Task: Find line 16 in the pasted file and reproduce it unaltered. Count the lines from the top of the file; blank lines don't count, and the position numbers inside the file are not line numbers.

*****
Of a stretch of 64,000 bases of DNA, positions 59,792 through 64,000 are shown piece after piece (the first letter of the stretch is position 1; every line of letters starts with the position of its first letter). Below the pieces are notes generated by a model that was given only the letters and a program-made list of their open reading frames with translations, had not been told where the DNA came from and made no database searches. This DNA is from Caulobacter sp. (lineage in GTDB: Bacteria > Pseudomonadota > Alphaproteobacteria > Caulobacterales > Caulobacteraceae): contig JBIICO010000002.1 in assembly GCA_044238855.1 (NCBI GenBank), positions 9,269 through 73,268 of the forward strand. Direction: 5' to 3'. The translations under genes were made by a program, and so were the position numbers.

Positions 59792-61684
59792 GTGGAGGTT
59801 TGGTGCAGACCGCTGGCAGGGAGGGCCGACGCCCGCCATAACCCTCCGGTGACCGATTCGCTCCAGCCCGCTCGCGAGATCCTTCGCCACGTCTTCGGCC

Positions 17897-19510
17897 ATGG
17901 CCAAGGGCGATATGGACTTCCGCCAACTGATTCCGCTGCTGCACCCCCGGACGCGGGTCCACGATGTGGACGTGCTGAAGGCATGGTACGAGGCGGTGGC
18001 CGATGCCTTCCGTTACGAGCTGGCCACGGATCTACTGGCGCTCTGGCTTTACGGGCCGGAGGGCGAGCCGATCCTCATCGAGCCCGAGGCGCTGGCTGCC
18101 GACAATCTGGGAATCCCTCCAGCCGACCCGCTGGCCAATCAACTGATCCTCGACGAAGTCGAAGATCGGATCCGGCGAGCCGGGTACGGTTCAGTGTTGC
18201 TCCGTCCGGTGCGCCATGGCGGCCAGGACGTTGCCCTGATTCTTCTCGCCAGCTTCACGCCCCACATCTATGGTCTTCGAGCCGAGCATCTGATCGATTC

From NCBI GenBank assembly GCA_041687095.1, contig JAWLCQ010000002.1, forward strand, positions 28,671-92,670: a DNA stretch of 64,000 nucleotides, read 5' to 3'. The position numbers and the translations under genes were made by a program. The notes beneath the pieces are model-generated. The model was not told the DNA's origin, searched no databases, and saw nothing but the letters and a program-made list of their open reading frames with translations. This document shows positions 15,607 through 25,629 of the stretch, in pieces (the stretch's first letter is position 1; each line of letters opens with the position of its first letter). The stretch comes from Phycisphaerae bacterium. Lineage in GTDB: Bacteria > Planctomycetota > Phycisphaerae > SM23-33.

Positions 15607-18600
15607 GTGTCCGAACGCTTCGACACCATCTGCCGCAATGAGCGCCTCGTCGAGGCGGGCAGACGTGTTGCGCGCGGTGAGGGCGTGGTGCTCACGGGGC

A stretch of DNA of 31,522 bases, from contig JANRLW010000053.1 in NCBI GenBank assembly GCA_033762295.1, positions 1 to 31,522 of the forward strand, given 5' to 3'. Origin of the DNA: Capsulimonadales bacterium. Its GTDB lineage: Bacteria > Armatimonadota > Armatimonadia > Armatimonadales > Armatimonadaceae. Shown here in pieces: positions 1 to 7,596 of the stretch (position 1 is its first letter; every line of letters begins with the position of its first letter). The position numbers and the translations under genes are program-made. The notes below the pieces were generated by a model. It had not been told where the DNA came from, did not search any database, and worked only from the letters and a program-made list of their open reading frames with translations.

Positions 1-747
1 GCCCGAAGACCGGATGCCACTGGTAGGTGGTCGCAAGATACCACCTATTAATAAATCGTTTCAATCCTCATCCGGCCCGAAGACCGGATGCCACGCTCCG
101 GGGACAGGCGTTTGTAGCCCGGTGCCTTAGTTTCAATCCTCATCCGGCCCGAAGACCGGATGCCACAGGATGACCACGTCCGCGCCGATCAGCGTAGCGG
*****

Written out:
1 GCCCGAAGACCGGATGCCACTGGTAGGTGGTCGCAAGATACCACCTATTAATAAATCGTTTCAATCCTCATCCGGCCCGAAGACCGGATGCCACGCTCCG